Right about now, thousands of home cooks across America are creating a delicious bone broth out of their Thanksgiving turkey carcass. Growing up, this was an annual ritual I had assumed was something every family took part in but now I realize it’s not. I can’t remember who, but someone recently asked me how to make turkey soup. I was like, ‘huh?’ You see to me, it’s just rote. I had to stop myself for a minute to realize not everyone grew up eating homemade soup like I did. So, I thought I’d post how I make turkey soup for those who are wanting to make the endeavor without prior know how from childhood.
Whatever size turkey you have you can make lots of broth. You will want to save the neck, and even the giblets if you don’t already use them for gravy be sure to add them to your stock. They are loaded with nutrition. Go ahead and strip most of the meat off of the turkey carcass and place it in a large stock pot. If you have any more turkey bones on hand, add those too to make a larger pot of stock, or add some chicken feet to get that good gelatin in your broth. To that pot add a few coarsely chopped carrots, onions,
If you have any more turkey bones on hand, add those too to make a larger pot of stock, or add some chicken feet to get that good gelatin in your broth. To that pot add a few coarsely chopped carrots, onions, celery, and garlic. (I often have a bag of chopped celery, carrots and onion pieces leftover from the discard pile after chopping for other meals, so I almost always have on hand what I need to start up a batch of stock.) If you have some bay leaves and peppercorns throw those in too, about 4 or 5 bay leaves and a tablespoon or so of peppercorns.
Add a good long pour of raw apple cider vinegar if you have it, and let it sit for about an hour. This helps to draw minerals out of the bones and infuse them into your stock. If you don’t have the vinegar that’s okay, you will still have a wonderful stock. Turn the pot on and bring to a gentle boil, then reduce the heat and simmer for up to 24 hours, but a minimum of about 4. Once your stock is done, allow it to cool for a bit. Then proceed to straining the stock into a large bowl through a colander. You may want to pick any meat off the bones, or the neck to add it into your soup.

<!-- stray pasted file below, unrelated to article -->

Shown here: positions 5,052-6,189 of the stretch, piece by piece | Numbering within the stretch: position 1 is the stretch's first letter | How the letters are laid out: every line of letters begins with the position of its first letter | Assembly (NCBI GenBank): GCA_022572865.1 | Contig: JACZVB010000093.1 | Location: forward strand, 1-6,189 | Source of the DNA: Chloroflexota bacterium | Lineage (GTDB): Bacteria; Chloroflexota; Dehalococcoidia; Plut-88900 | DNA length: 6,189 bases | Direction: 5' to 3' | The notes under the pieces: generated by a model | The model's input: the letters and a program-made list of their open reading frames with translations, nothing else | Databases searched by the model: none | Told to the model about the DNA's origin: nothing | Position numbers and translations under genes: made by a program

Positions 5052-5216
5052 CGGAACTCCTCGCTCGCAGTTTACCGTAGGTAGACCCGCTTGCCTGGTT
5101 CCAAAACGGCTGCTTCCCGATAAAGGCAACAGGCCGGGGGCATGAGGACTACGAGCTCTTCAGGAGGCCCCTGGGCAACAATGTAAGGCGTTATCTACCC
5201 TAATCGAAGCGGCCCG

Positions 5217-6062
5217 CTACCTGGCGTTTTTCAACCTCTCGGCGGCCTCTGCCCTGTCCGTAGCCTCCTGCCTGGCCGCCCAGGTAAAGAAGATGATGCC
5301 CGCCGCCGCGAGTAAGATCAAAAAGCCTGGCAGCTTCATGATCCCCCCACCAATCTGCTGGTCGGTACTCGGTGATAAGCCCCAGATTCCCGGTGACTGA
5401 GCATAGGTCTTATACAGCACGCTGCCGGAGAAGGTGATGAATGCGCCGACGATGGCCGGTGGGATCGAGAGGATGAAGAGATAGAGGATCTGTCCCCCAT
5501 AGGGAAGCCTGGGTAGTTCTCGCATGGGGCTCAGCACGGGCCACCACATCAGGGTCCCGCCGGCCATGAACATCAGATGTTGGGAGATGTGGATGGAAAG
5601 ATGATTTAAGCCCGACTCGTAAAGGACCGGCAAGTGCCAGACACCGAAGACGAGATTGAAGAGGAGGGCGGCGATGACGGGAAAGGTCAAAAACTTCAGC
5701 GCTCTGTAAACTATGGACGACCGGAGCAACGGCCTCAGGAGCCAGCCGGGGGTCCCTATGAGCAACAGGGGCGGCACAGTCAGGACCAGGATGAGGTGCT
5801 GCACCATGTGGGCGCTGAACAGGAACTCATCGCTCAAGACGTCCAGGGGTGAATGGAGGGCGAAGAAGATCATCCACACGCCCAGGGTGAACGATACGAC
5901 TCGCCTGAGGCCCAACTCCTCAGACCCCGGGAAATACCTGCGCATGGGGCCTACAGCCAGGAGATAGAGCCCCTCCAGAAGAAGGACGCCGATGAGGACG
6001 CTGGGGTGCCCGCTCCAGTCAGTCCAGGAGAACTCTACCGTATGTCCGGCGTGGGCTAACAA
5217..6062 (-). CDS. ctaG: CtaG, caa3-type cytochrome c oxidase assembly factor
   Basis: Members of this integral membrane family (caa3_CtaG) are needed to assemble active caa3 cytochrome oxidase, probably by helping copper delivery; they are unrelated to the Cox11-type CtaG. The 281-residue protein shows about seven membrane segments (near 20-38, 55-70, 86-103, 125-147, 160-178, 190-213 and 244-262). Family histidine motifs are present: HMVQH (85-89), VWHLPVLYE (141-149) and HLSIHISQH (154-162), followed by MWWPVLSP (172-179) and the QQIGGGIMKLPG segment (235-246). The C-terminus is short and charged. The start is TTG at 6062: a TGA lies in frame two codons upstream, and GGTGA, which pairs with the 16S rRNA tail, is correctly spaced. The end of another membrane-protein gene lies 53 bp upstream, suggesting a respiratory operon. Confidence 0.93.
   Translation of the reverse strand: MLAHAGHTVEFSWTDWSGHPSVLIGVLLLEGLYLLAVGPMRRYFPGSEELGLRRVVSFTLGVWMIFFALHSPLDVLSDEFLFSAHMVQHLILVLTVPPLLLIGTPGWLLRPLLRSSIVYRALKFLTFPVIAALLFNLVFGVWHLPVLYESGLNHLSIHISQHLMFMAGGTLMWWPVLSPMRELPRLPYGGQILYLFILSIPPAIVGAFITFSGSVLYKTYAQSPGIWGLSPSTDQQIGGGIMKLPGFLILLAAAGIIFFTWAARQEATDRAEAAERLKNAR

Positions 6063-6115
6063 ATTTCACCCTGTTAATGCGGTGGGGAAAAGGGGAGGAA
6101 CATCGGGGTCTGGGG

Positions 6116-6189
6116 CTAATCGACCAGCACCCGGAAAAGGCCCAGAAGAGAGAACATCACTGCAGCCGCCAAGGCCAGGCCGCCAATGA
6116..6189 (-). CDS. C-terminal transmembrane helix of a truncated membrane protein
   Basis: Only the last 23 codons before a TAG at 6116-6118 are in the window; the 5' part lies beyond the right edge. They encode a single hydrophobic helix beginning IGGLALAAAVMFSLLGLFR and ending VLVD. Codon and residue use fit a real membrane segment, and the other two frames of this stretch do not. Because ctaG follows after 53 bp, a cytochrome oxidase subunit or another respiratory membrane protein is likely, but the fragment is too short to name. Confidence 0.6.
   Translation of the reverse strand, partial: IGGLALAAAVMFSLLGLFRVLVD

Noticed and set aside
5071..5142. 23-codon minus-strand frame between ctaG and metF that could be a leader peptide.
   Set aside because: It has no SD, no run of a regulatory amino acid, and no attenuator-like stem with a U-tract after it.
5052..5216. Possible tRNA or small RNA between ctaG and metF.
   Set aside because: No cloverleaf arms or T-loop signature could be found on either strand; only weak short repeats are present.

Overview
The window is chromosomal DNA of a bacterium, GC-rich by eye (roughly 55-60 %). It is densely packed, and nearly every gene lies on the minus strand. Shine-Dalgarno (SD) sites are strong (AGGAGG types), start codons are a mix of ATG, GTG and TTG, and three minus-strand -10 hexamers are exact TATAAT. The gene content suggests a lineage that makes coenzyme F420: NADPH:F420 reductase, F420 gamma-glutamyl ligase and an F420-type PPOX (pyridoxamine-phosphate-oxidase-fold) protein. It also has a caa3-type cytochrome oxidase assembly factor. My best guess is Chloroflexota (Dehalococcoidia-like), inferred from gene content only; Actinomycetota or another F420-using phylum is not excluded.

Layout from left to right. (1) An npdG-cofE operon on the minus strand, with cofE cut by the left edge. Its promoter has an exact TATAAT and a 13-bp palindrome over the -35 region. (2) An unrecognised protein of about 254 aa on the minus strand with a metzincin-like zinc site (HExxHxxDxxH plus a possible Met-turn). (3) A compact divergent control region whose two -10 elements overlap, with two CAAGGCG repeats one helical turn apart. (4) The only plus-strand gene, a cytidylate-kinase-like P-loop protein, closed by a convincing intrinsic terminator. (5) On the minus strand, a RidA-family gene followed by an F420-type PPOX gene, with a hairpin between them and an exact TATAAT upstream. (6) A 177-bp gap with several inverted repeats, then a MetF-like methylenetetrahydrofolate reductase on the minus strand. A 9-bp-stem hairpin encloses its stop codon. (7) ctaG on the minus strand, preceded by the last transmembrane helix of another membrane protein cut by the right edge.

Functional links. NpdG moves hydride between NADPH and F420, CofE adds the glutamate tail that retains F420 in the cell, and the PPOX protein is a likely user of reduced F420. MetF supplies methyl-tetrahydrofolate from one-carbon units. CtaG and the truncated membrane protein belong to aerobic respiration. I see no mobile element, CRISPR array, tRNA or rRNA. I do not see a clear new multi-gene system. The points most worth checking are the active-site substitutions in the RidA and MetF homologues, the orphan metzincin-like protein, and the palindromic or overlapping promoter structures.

At this point, you can put the finished stock into containers and either refrigerate or freeze for future use. I just go ahead and get my soup going by sauteeing minced garlic, chopped onions, carrots and celery in a large pot with either some olive oil, butter, ghee or lard. I saute my veggies until tender and then add as much chopped meat as I have set aside from the bird, and as much stock as I want to have soup.
I personally prefer to add some rice to my soup, you can add a cup of rice right into the pot and cook it until it is done. Or, I actually like to make large batches of rice at a time and I make about 10 cups in my rice maker cooked in some kind of homemade stock if I have it. I’ll freeze my rice in meal sized amounts to pull out when needed. Go ahead and add a few cups of cooked rice to your finished soup if this method is easier for you. I season my soup with whatever dried herbs I have on hand, such as parsley, oregano, basil or thyme and salt it with sea salt rather liberally. I also often throw in a stick of butter, cause butter makes everything taste better! It’s as simple as that! It really doesn’t take a whole lot of time, just a little forethought.
I love having all that soup on hand after a busy holiday week so I don’t have to cook as much. It’s a great way to be super frugal/economical while nourishing your family and taking some time of of the regular cooking routine. Go ahead and freeze some so you have some down the road when you don’t feel like cooking and also to ensure you don’t burn out on turkey soup all at one time!
What about you? Do you make turkey stock every year to make soup?
Broth: Elixir Of Life
Already, somewhat familiar with broth making but want to learn the art of it more in depth, plus get some great tips and recipes? Or, maybe you just want a complete guide to all the ins-and-outs of broth making.
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Patty has tried it all and she pulls important information together and puts into one handy guide to save you time on finding all the answers to the questions you are bound to have.
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